Wednesday, 7 December 2022

The Contraband Killings by Lucienne Boyce


historical mystery

I'm thrilled to invite Lucienne Boyce to my blog. Today she is talking about walking holidays in the 18C. Are you intrigued? Scroll down to find out more.

The Contraband Killings: A Dan Foster Mystery

Principal Officer Dan Foster of the Bow Street Runners is sent to collect smuggler Watcyn Jones from Beaumaris Gaol on Anglesey, and bring him back to London for trial at the Old Bailey. As if having to travel to the wilds of North Wales isn’t bad enough, Dan is saddled with an inexperienced constable as his interpreter and assistant. At least it’s a routine assignment and shouldn’t take more than a few days.


But when the prison escort is ambushed and Watcyn Jones escapes, a straightforward transfer turns into a desperate manhunt. And as Jones’s enemies start to die, the chase becomes more urgent than ever. Dan’s search for the killer brings him up against a ruthless smuggling gang – and his chances of getting off the island alive begin to look far from promising.


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Author Bio –

Lucienne Boyce writes historical fiction, non-fiction and biography. After gaining an MA in English Literature, specialising in eighteenth-century fiction, she published her first historical novel, To The Fair Land (2012, reissued 2021), an eighteenth-century thriller set in Bristol and the South Seas.

Her second historical novel, Bloodie Bones: A Dan Foster Mystery (2015, reissued 2022) is the first of the Dan Foster Mysteries and follows the fortunes of a Bow Street Runner who is also an amateur pugilist. Bloodie Bones was joint winner of the Historical Novel Society Indie Award 2016, and was also a semi-finalist for the M M Bennetts Award for Historical Fiction 2016. The second Dan Foster Mystery, The Butcher’s Block (2017, reissued 2022), was awarded an IndieBrag Medallion in 2018. The third in the series, Death Makes No Distinction (2019, reissued 2022), is also an IndieBrag Medallion honoree, recipient of Chill With a Book Premium Readers’ Award, and a joint Discovering Diamonds book of the month. In 2017 an e-book Dan Foster novella, The Fatal Coin, was published by S-Books. The Fatal Coin is now available in paperback.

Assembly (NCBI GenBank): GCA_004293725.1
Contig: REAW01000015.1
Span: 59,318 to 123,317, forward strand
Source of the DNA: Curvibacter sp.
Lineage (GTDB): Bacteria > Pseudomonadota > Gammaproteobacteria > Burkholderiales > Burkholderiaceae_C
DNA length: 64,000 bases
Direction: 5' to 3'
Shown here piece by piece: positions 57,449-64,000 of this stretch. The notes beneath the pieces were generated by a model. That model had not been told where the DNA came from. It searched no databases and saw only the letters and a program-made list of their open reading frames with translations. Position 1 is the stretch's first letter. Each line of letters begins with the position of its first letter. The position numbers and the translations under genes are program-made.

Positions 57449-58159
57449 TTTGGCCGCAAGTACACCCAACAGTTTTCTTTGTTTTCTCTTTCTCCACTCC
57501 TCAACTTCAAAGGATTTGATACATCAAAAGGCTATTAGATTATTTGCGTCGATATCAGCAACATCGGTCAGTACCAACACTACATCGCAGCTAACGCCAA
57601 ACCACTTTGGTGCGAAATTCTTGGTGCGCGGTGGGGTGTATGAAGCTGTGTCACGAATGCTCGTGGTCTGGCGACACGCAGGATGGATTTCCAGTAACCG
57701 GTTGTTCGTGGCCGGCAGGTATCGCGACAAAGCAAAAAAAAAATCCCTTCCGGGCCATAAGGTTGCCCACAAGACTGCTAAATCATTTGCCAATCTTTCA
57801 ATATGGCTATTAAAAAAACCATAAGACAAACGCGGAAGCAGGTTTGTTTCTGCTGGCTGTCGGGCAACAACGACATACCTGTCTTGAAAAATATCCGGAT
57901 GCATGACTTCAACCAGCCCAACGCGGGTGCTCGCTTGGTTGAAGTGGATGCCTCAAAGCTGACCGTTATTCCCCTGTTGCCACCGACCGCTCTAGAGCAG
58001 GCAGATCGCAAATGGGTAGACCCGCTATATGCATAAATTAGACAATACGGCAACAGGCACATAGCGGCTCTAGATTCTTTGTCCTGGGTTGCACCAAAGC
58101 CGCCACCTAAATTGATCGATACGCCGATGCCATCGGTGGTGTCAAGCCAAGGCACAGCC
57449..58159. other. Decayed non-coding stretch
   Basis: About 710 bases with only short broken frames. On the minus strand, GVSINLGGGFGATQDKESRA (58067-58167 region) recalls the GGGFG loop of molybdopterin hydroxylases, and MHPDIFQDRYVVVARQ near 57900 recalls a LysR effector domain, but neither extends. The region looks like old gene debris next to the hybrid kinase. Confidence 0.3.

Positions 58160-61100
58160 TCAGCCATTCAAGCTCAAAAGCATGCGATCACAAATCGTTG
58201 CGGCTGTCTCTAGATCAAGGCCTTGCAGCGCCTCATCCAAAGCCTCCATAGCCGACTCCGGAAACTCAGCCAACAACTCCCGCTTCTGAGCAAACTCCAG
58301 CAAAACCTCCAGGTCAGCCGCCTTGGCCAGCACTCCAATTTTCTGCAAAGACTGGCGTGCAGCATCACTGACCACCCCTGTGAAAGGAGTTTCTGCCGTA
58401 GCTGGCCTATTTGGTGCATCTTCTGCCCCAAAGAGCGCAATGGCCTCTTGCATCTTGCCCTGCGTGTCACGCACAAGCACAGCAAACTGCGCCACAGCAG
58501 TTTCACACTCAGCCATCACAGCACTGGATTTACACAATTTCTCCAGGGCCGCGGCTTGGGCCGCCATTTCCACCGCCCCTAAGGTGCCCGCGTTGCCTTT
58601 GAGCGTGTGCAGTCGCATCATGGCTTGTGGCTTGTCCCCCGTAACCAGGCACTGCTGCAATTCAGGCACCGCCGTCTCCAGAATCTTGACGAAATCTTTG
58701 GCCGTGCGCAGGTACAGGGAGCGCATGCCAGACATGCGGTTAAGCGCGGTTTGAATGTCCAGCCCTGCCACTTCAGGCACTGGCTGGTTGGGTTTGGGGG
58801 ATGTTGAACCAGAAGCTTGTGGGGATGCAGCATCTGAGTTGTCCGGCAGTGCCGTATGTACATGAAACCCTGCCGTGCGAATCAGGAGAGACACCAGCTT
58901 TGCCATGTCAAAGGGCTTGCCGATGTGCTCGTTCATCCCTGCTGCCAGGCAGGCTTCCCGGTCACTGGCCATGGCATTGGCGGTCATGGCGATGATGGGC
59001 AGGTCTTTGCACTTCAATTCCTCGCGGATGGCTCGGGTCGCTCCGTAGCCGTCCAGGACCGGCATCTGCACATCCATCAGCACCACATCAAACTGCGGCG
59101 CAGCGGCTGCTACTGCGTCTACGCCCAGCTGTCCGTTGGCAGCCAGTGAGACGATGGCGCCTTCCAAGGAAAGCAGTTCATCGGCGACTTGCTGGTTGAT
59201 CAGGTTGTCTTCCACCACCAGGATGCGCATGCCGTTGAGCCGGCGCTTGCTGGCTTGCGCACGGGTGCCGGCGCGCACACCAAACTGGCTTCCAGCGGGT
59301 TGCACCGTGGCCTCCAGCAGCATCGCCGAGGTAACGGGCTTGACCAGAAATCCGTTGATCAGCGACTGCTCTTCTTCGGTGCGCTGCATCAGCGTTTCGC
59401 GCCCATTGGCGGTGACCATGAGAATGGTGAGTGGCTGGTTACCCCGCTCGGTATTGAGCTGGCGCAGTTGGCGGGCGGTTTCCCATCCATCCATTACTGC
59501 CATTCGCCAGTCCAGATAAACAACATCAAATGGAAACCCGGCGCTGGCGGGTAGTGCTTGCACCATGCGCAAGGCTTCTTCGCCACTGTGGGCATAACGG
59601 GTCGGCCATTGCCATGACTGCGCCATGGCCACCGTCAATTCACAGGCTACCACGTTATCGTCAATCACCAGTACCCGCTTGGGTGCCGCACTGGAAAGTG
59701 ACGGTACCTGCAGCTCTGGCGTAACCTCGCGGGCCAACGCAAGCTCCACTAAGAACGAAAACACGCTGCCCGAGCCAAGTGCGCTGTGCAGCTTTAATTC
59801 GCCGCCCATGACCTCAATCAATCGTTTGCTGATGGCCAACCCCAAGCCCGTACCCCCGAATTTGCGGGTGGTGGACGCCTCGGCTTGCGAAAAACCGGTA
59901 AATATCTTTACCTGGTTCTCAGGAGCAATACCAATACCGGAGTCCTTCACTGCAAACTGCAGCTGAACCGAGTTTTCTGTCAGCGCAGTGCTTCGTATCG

The Bristol Suffragettes, a history of the suffragette campaign in Bristol and the South West of England, was published in 2013. In 2017 Lucienne published a collection of short essays, The Road to Representation: Essays on the Women’s Suffrage Campaign

historical mystery


Other Publications

 ‘Not So Militant Browne’ in Suffrage Stories: Tales from Knebworth, Stevenage, Hitchin and Letchworth (Stevenage Museum, 2019)

 ‘Victoria Lidiard’ in The Women Who Built Bristol, Jane Duffus (Tangent Books, 2018)

 ‘Tramgirls, Tommies and the Vote’ in Bristol and the First World War: The Great Reading Adventure 2014 (Bristol Cultural Development Partnership/Bristol Festival of Ideas, 2014)


Social Media




Twitter: @LucienneWrite


Good Reads:

historical mystery

A Pedestrian in Wales (guest post by Lucienne Boyce)

In The Contraband Killings Bow Street Runner Dan Foster, who is looking for an escaped prisoner on Anglesey, visits the famous copper mine on Parys Mountain. While there, he sees a group of tourists on a tour of the works. Among them is a young man who is making a sight-seeing journey through Wales on foot. 

Walking holidays – or pedestrian tours as they were known – were very popular with English holiday makers in the eighteenth century. Not only were they cheaper than travelling by coach, they were healthy, and gave the traveller the notion that he was seeing more than the average traveller bowling through the country in his stagecoach. Since very few of the tourists could speak Welsh, they were usually deluding themselves about how much they understood about the places they visited and the people they saw.